Obama Guantanamo: The White House administration revealed its plan for closing the controversial Guantanamo Bay detention facility. Obama has made the closure one of his long-standing goals as the Pentagon has proposed transferring the remaining 91 detainees to their home countries or to US military or civilian prisons, according to CNN.
But the Guantanamo Bay plan to close the facility may be blocked by Congress since it is deeply opposed to the move. The prison costs $445 million to run annually and closing it was an early promise from President Barack Obama.
Senior administration officials told reporters on Tuesday that closing the prison is a national security imperative.
“Implementing this plan will enhance our national security by denying terrorists a powerful propaganda symbol, strengthening relationships with key allies and counterterrorism partners, and reducing costs,” said Pentagon press secretary Peter Cook in a statement. The Obama administration wants Guantanamo Bay closed permanently.
The Pentagon outlined four main components of the plan:
- transfer 35 detainees to foreign countries who have been designated to do so
- do periodic reviews of remaining detainees to see if their detention is still necessary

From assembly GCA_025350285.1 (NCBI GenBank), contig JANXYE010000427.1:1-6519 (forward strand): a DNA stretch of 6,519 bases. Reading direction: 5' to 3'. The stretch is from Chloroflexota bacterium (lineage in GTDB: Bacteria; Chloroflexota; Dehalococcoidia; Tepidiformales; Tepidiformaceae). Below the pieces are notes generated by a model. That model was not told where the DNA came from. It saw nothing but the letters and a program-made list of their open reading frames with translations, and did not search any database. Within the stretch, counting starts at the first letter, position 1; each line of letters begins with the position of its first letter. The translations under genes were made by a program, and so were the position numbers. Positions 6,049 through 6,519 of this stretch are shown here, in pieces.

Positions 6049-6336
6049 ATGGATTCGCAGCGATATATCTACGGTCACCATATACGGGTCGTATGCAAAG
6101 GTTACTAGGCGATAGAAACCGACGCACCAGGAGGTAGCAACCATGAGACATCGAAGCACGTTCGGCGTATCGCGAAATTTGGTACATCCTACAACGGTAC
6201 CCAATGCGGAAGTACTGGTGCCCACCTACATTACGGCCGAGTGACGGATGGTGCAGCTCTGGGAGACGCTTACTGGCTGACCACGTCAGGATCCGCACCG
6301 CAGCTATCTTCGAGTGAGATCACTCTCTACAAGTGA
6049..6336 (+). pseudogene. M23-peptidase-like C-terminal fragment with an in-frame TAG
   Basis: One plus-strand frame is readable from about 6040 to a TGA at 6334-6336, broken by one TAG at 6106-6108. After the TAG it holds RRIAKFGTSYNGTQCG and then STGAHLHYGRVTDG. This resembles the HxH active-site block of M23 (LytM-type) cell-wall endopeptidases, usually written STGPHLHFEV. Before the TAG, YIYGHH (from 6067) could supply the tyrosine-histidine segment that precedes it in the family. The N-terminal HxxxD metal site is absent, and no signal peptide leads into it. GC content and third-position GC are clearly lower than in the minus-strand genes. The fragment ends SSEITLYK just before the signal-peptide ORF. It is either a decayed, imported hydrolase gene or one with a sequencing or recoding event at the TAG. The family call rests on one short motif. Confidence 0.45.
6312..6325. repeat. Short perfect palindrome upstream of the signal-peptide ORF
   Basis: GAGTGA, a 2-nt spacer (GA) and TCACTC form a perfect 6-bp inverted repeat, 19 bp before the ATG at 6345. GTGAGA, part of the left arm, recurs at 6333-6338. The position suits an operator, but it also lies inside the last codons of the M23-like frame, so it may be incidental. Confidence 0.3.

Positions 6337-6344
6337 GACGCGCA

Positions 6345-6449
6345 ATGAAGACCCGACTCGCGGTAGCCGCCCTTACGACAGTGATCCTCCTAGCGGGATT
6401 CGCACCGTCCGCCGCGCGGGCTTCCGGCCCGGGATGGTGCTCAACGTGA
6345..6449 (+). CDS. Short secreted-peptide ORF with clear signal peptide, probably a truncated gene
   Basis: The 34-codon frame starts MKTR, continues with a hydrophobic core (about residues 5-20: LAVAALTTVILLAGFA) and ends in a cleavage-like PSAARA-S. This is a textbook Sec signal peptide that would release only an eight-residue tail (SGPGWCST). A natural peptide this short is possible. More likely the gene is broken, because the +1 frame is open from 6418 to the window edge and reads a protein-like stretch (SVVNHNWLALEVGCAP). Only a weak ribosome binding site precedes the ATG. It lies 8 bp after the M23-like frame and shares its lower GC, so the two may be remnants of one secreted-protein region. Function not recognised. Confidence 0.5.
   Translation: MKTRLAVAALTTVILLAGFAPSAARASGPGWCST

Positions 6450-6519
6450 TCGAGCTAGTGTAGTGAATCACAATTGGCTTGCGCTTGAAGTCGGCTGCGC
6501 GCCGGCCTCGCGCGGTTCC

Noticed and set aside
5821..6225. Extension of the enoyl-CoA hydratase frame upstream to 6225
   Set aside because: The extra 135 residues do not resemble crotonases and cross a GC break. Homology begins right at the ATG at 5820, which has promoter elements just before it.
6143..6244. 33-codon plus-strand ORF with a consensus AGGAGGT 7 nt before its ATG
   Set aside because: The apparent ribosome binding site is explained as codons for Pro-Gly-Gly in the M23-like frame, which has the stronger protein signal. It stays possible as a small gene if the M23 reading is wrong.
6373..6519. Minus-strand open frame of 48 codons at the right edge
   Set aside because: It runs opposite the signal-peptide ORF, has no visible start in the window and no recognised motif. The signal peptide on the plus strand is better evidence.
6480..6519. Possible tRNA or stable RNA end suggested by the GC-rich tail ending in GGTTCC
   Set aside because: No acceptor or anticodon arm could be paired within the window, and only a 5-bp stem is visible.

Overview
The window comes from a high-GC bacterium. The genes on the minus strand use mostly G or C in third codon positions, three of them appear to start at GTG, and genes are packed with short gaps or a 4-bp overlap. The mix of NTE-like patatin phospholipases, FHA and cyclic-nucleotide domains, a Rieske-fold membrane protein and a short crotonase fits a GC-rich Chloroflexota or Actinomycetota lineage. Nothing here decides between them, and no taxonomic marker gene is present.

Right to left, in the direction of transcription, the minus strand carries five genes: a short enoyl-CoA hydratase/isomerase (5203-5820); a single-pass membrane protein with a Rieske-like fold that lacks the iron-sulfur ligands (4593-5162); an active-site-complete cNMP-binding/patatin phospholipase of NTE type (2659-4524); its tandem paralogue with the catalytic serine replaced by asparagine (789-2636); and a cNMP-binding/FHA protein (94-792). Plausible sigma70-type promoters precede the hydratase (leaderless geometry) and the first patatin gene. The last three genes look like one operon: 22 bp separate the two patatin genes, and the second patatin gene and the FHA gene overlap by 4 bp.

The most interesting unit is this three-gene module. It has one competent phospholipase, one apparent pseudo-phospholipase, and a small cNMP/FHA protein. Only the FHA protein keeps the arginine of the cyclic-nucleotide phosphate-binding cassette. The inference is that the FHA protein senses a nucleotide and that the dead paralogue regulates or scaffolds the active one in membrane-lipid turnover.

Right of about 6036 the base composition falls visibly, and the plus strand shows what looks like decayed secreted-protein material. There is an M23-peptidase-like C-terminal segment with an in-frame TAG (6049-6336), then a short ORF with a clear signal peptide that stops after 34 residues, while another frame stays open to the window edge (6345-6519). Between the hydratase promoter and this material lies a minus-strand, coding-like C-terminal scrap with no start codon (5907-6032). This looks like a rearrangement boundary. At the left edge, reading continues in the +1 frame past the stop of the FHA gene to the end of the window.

- continue to use legal tools to deal with remaining detainees
- working with Congress to establish a location in the US to hold detainees who will not go to foreign countries
“This is about closing a chapter in our history,” said Obama. “It reflects the lessons we’ve learned since 9/11 - lessons that must guide our nation going forward.” He said Guantanamo is contrary to US values and undermines its standing in the world.
President Obama has tried for years to close Guantanamo. He and his deputies say that it hurts the reputation of the US and that militants use “the infamous orange jumpsuit”, as one senior administration official described it, as a recruiting tool.
But members of Congress have baulked at Obama’s plan to close the prison, saying they believe it should remain open - and they don’t want any detainees to be transferred to the US. Representative Mike Pompeo of Kansas, for example, said the prisoners should “stay right where they are.”
Lately, though, White House officials said that lawmakers, or at least some of them, seem more receptive to the idea.
A senior administration official told reporters that there’s “room for conversation.” That’s important since Obama has less than a year to close the Guantanamo Bay prison - and for him time is of the essence.